Wrangell’s public school district is going to great lengths to prove just how worn-down its three schools are. Earlier this month (October 10), Wrangell’s school board unanimously approved spending up to $385,900 for condition surveys of the schools.
The local school district is hoping the surveys will help it leverage state funding to complete a major renovation project on the elementary, middle and high schools.
Earlier this month, Wrangell voters approved a $3.5 million bond for district maintenance. District officials say the condition surveys could help boost the community’s chances of securing an additional $6.5 million from the state of Alaska’s education maintenance grant program.
Although the surveys will cost the school district – which passed a total budget of $5 million for the current fiscal year – maintenance director Josh Blatchley told school board members it’s worth it to dip into the district’s reserves.
“For a number of years, the city has wondered what the school district is doing with their major maintenance fund, the million or so dollars that we have available,” Blatchley explained. “I know when Patty Gilbert was on the school board, she was always wondering: ‘What are we doing with it? What are we saving it for?’ I believe if there was a catastrophic failure in the school, let’s say a roof collapsed, the city would be responsible for it, because it’s their building. So we would certainly want to use that money to do something [in that event]. But I think if we are to use some of that money [now], it would show the city that we’re willing to work with them. And we’re just trying to keep our buildings in as good a shape as we can.”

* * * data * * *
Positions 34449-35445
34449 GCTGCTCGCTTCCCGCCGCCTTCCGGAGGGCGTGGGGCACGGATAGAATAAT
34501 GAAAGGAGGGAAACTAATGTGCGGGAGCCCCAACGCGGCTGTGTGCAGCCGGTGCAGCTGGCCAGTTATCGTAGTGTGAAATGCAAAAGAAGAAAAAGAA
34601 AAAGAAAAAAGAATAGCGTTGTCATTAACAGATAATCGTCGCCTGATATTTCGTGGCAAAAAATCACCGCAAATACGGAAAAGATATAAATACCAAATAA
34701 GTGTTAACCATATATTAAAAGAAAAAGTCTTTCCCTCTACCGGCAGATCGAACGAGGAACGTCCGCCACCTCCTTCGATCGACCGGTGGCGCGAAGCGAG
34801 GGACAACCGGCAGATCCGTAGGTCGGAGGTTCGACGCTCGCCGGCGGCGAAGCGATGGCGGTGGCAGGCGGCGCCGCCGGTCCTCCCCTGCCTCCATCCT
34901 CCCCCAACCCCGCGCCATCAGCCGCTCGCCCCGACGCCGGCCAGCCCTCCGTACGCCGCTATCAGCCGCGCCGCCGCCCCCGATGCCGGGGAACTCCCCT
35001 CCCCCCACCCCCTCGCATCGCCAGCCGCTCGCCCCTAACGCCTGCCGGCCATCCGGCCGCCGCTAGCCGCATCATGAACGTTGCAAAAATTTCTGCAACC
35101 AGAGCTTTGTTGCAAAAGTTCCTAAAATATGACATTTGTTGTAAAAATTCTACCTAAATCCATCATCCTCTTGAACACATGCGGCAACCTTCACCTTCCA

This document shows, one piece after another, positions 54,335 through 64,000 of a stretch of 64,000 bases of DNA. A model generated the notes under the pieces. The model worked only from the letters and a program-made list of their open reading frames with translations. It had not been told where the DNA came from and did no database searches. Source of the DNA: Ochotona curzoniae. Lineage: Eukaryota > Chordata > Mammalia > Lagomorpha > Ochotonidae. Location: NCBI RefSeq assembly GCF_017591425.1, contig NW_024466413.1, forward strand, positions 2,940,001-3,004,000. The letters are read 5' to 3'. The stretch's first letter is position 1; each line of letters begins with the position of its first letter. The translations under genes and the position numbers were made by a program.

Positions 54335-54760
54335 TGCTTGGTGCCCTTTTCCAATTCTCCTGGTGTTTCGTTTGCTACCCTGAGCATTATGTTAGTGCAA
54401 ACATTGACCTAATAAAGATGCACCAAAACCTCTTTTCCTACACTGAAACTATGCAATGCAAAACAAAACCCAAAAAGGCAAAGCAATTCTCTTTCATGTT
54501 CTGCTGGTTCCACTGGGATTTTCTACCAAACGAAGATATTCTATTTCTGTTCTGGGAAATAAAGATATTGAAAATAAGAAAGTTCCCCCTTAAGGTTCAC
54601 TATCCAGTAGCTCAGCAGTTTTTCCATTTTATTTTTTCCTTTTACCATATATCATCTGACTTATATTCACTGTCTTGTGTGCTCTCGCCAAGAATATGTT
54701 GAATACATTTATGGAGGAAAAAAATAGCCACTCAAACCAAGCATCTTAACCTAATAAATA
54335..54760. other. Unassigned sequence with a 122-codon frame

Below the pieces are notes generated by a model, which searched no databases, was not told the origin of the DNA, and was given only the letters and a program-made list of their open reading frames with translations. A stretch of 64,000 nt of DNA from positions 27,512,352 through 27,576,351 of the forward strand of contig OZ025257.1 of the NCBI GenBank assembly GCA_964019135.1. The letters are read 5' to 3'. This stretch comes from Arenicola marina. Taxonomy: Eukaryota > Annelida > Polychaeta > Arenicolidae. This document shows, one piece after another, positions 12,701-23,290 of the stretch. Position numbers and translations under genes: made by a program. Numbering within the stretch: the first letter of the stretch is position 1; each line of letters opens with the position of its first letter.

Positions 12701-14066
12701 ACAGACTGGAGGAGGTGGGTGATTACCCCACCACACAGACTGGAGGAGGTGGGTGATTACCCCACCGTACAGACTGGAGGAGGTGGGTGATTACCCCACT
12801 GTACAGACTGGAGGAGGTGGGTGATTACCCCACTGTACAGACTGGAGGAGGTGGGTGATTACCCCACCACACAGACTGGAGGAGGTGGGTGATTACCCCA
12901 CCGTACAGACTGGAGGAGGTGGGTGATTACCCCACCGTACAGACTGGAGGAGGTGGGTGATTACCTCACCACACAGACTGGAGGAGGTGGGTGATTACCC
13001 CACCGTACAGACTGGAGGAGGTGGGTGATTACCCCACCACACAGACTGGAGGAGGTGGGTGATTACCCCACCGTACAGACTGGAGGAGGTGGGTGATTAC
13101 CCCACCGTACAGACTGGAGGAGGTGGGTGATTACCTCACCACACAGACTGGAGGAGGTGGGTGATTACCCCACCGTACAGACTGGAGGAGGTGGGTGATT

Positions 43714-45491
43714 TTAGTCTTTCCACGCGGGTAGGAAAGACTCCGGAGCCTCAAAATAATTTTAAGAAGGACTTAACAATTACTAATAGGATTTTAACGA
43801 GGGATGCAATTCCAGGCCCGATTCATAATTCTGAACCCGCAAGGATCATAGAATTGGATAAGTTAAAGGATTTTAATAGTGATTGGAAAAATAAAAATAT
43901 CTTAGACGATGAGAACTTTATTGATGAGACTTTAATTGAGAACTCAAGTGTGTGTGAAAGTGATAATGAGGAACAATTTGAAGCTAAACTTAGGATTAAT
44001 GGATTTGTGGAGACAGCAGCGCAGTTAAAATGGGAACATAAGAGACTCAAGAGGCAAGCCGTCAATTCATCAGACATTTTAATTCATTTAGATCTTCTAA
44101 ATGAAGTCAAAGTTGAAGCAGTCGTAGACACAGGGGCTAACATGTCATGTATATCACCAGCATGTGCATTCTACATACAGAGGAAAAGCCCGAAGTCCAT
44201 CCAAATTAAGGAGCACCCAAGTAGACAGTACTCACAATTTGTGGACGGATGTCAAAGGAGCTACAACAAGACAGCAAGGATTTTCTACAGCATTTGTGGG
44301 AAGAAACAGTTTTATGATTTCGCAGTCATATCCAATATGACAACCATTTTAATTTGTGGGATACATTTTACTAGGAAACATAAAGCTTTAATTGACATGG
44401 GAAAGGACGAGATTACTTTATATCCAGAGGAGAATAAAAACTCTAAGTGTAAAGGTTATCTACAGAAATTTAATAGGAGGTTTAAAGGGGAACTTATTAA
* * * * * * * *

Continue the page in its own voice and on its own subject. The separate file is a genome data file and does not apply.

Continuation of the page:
Wrangell Public Schools’ last condition survey was completed in 1998. District officials say it helped Wrangell secure two grants, one in 2003 and one in 2006 – the same kind of grant they’re hoping to get now.
School district business manager Tammy Stromberg explained to school board members that the state’s DEED Capital Improvement Project grant program scores projects based on a number of factors. And it’s a competitive program.
“All the top scoring projects in the state – and we’re talking about everyone in the state, we’ve got Anchorage, Fairbanks, Galena, Chevak, Juneau – everyone is competing for the same piece of money,” Stromberg said, “So they go out to bid to get condition surveys, and that’s how the prices are determined for these services.”
The surveys will make detailed accounts of structural, architectural, mechanical and electrical deficiencies.
Even if the district doesn’t succeed in getting a big grant, Stromberg said having a condition survey done will help officials prioritize maintenance projects and leverage smaller grants.
“Condition surveys can also identify the maintenance priorities going forward for several years and can be used for other grants along the way,” Stromberg explained, “So say you have a smaller grant, you’ve come across a smaller piece of local funding, and you want to try to get an application for that. This will help us score well, I believe they’re good for six years for that purpose. And they’re good for outlining what your priorities are, what’s wrong with your building for many years after that. So these are important.”
Stromberg added that the district already knows of at least $5 million-worth of system deficiencies that could be addressed piece by piece: “These are just little ticking time bombs and we can put this money to good use,” she concluded.
Stromberg says the district is working with the borough administration to get the condition surveys out for bid. She says they hope to have the final reports by the end of June (2023).
This story has been updated to correct the exact dollar amount the school board approved for condition surveys and to fix a transcription error.
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